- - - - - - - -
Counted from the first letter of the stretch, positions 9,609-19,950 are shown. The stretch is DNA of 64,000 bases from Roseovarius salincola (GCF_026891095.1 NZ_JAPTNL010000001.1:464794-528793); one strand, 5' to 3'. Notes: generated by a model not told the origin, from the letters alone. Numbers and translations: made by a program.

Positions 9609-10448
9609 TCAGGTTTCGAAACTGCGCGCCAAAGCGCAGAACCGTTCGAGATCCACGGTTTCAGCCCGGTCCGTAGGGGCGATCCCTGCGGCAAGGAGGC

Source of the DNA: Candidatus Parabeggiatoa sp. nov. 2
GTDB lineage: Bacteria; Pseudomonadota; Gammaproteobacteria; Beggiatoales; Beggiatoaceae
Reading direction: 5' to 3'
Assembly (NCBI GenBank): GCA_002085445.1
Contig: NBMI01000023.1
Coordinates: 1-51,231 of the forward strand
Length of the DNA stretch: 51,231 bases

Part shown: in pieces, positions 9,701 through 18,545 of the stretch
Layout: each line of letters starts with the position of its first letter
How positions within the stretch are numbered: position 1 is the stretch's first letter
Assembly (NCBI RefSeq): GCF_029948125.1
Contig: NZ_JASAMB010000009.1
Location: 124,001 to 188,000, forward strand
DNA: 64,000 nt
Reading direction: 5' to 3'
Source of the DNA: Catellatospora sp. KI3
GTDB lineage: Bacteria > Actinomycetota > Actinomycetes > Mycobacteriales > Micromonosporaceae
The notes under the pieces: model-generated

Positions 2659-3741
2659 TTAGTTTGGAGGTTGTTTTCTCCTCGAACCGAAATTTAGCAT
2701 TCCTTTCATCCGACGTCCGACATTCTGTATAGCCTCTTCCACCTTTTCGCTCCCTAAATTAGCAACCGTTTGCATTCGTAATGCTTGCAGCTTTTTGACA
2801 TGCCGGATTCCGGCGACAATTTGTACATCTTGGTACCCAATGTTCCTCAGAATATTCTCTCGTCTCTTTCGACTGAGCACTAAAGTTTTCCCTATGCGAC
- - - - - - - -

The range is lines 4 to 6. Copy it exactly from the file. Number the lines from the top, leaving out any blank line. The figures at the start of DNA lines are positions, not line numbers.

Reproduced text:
Source of the DNA: Candidatus Parabeggiatoa sp. nov. 2
GTDB lineage: Bacteria; Pseudomonadota; Gammaproteobacteria; Beggiatoales; Beggiatoaceae
Reading direction: 5' to 3'